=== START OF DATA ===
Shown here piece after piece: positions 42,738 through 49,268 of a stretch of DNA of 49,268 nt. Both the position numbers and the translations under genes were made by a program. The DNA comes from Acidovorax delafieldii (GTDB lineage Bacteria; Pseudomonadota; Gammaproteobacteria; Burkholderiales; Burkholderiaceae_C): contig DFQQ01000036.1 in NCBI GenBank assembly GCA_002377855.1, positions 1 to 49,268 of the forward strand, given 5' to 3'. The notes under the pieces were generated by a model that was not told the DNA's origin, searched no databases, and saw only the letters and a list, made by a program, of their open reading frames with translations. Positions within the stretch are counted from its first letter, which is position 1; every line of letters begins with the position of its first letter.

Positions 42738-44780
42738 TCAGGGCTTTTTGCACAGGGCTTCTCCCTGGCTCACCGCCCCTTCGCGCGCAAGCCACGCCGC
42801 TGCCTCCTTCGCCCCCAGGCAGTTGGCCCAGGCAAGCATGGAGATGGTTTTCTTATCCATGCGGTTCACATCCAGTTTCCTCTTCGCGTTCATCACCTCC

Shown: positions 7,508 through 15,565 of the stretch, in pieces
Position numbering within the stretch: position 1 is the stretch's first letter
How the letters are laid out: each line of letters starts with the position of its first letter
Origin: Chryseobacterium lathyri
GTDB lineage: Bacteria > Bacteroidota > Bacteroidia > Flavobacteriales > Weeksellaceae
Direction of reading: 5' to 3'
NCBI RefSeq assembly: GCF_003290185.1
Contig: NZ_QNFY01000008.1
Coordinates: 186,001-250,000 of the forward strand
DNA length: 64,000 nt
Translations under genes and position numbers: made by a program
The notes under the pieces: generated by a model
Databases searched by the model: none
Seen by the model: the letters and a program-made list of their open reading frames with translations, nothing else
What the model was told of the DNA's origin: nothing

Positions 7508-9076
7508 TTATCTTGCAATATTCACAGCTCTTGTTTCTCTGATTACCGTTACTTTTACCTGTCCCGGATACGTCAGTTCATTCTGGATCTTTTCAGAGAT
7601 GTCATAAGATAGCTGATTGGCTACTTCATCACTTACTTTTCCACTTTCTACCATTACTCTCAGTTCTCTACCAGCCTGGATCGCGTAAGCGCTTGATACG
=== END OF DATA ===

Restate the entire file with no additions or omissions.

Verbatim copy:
Shown here piece after piece: positions 42,738 through 49,268 of a stretch of DNA of 49,268 nt. Both the position numbers and the translations under genes were made by a program. The DNA comes from Acidovorax delafieldii (GTDB lineage Bacteria; Pseudomonadota; Gammaproteobacteria; Burkholderiales; Burkholderiaceae_C): contig DFQQ01000036.1 in NCBI GenBank assembly GCA_002377855.1, positions 1 to 49,268 of the forward strand, given 5' to 3'. The notes under the pieces were generated by a model that was not told the DNA's origin, searched no databases, and saw only the letters and a list, made by a program, of their open reading frames with translations. Positions within the stretch are counted from its first letter, which is position 1; every line of letters begins with the position of its first letter.

Positions 42738-44780
42738 TCAGGGCTTTTTGCACAGGGCTTCTCCCTGGCTCACCGCCCCTTCGCGCGCAAGCCACGCCGC
42801 TGCCTCCTTCGCCCCCAGGCAGTTGGCCCAGGCAAGCATGGAGATGGTTTTCTTATCCATGCGGTTCACATCCAGTTTCCTCTTCGCGTTCATCACCTCC

Shown: positions 7,508 through 15,565 of the stretch, in pieces
Position numbering within the stretch: position 1 is the stretch's first letter
How the letters are laid out: each line of letters starts with the position of its first letter
Origin: Chryseobacterium lathyri
GTDB lineage: Bacteria > Bacteroidota > Bacteroidia > Flavobacteriales > Weeksellaceae
Direction of reading: 5' to 3'
NCBI RefSeq assembly: GCF_003290185.1
Contig: NZ_QNFY01000008.1
Coordinates: 186,001-250,000 of the forward strand
DNA length: 64,000 nt
Translations under genes and position numbers: made by a program
The notes under the pieces: generated by a model
Databases searched by the model: none
Seen by the model: the letters and a program-made list of their open reading frames with translations, nothing else
What the model was told of the DNA's origin: nothing

Positions 7508-9076
7508 TTATCTTGCAATATTCACAGCTCTTGTTTCTCTGATTACCGTTACTTTTACCTGTCCCGGATACGTCAGTTCATTCTGGATCTTTTCAGAGAT
7601 GTCATAAGATAGCTGATTGGCTACTTCATCACTTACTTTTCCACTTTCTACCATTACTCTCAGTTCTCTACCAGCCTGGATCGCGTAAGCGCTTGATACG